# Print all descendant pids of process pid $1
# adapted from https://unix.stackexchange.com/a/339071

while [ "$ps" ]; do
  echo $ps
  unset ps1 ps2
  for p in $ps; do
    read ps2 < /proc/$p/task/$p/children 2>/dev/null
    ps1="$ps1 $ps2"
done | tr " " "\n" | tail -n +2

Here's a pgrep wrapper script which lets you use pgrep and get all descendants at the same time.



# the delimiter argument must be the first arg, otherwise it is ignored
if [ "$1" == "-d" ]; then
    shift 2

newpids=$(pgrep "$@")
if [ $status -ne 0 ]; then
    exit $status

while [ "$pids" != "$newpids" ]; do
    newpids=$( { echo "$pids"; pgrep -P "$(echo -n "$pids" | tr -cs '[:digit:]' ',')"; } | sort -u )
if [ "$delim" != $'\n' ]; then
    for pid in $pids; do
        if [ $first -ne 1 ]; then
            echo -n "$delim"
        echo -n "$pid"
    echo "$pids"

Invoke the same way you'd invoke normal pgrep, such as pgrep_recursive -U $USER java to find all Java processes and sub-processes from the current user.

  • 1
    Since this is bash, I have a feeling the code used for joining the PIDs with the delimiter could be replaced with setting IFS and using arrays ( "${array[*]}").
    – muru
    Commented Apr 10, 2017 at 1:22

I built a (Linux/procfs) tool called Procpath to query the process tree using JSONPath.

To get all descendant process' comma-separated PIDs of a non-root process (i.e. for PID=1 use simpler query ..stat.pid) it's:

$ procpath query -d, "..children[?(@.stat.pid == 15849)]..pid"

Yet another non-elegent script, using loop instead of recursion.

It only uses ps to recursively list all descendant process IDs.

It calls ps --ppid $PID -o pid= to output direct children PIDs of specified $PID, the format specifier -o pid= causes the output to be PIDs only.


if [ -z "$1" ]; then
    echo USAGE: $0 PID
    exit 0

get_children() {
    ps --ppid $1 -o pid=

while [ -n "$children" ]; do
    for id in $children; do
        result=$(get_children $id)
        if [ -n "$result" ]; then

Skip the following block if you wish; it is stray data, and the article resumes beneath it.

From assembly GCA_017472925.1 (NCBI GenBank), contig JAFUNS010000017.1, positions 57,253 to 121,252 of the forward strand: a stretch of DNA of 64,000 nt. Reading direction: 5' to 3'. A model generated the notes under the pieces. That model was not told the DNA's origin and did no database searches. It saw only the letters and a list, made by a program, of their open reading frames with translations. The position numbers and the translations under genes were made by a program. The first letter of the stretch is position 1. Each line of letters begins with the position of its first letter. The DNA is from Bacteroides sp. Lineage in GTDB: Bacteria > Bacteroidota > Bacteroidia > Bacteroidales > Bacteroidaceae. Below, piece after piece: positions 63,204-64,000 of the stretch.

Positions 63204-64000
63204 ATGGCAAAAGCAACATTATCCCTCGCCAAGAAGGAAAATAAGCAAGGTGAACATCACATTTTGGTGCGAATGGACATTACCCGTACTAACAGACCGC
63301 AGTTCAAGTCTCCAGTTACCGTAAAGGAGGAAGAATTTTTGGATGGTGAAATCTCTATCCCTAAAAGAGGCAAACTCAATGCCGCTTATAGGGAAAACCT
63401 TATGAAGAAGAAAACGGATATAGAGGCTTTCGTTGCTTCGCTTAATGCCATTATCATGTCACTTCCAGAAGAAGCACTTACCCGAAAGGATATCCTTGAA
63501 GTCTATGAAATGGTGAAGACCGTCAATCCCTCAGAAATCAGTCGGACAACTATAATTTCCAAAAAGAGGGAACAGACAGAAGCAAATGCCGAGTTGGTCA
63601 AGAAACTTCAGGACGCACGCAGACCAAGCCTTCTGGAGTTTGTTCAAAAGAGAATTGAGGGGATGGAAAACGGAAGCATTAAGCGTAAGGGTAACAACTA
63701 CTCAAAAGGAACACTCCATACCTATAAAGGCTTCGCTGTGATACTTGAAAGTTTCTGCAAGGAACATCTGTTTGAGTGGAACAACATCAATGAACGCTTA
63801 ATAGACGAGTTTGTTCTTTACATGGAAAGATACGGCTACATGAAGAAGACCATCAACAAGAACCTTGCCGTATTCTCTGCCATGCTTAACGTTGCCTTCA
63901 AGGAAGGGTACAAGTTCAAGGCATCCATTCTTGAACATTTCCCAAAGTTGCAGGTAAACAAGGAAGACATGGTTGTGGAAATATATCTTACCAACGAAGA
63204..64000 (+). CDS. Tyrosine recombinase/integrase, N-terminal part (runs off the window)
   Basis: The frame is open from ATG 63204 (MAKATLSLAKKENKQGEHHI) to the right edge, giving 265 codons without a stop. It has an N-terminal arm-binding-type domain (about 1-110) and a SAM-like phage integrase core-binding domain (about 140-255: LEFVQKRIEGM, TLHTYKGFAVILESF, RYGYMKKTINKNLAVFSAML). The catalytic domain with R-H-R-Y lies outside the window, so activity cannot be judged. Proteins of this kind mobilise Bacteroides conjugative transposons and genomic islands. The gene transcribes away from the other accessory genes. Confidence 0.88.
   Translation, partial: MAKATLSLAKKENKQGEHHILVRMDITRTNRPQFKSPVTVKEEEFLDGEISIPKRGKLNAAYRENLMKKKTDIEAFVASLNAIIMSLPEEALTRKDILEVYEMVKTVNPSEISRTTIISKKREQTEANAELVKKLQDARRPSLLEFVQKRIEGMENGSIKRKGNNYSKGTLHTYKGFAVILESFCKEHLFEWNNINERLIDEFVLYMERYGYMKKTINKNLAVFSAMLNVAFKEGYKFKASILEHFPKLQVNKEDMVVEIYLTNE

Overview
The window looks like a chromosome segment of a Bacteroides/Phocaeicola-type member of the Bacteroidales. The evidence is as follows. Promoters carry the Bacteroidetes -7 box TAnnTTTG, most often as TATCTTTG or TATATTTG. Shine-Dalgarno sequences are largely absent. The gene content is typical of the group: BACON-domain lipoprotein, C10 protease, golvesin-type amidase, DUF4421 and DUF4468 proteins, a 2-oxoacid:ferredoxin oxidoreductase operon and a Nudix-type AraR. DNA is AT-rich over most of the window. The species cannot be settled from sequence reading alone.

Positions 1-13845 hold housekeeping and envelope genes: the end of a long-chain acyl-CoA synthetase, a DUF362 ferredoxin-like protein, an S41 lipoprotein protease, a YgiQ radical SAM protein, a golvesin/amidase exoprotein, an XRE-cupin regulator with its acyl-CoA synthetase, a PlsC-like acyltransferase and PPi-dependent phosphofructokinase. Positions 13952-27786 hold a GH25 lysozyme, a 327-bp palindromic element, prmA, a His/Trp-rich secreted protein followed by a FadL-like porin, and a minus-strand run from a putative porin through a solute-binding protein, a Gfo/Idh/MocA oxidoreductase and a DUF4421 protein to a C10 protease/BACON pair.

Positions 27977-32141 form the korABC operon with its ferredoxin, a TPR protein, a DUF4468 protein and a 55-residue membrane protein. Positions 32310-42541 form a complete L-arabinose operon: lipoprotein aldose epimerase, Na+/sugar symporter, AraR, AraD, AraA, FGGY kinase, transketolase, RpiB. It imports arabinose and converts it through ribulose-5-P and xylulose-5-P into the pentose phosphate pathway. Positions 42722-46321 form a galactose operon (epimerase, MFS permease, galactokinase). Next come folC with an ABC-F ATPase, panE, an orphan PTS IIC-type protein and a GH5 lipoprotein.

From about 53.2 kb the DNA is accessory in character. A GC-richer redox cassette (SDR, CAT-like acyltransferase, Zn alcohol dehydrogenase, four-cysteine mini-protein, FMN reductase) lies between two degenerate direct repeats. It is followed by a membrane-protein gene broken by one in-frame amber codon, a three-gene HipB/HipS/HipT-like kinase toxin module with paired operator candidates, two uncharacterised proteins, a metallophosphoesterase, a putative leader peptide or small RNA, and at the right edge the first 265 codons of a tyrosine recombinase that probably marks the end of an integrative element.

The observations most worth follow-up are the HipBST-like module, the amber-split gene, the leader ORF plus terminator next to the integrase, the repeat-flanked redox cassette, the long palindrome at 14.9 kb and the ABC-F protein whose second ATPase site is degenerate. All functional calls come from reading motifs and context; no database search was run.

output="${output:+${output} }$result"
            new_children="${new_children:+${new_children} }$result"
#printf "%s\n" $output
echo $output

The following ksh88 code will return a list of the PIDs of all descendents of a particular PID. The ps invocation is for HP-UX 11.00, but something similar should work for any UNIX/Linux whose ps command can provide the PID and PPID fields.

It is divided into a non-recursive and recursive part, which allows ps to be run only once.

# find_children_r()
# -----------------
# This is the recursive part which repeatedly finds all children for a
# particular set of PIDs and then calls itself to find the children of
# the children...
export UNIX95=1 # needed for the "-o" flag to "ps"
function find_children_r {
    typeset parents="$1" ps_out="$2" found res tmp pid ppid args p
    print -- "$ps_out"| while read pid ppid args; do
        # skip the header line
        [[ $pid = "PID" ]] && continue
        # skip ps command
        [[ $args = ps*pid,ppid,args ]] && continue

        for p in $parents; do
            if (( ppid == p )) ; then
                found="${found:+${found} }$pid"

    if [[ -z "$found" ]]; then return 1; fi

    if tmp="$(find_children_r "$found" "$ps_out")"; then
        print -- "${found} $tmp"
        print -- "${found}"

    return 0

# find_children()
# ---------------
# The non-recursive part that runs "ps" once and then passes the output
# to the recursive part
function find_children {
    typeset top_pid="$1" ps_out res

    ps_out="$(ps -efo pid,ppid,args)"
    res="$(find_children_r "$top_pid" "$ps_out")"

    print -- "$res"

ps auxf will show you a full view of the process tree.

  • 1
    The question asks for the tree starting from a specific pid. Could you edit your answer to explain how to do that with ps auxf? Commented Oct 27, 2023 at 11:40
  • indeed,it can only show all the processes trees in the host. Commented Mar 13 at 10:25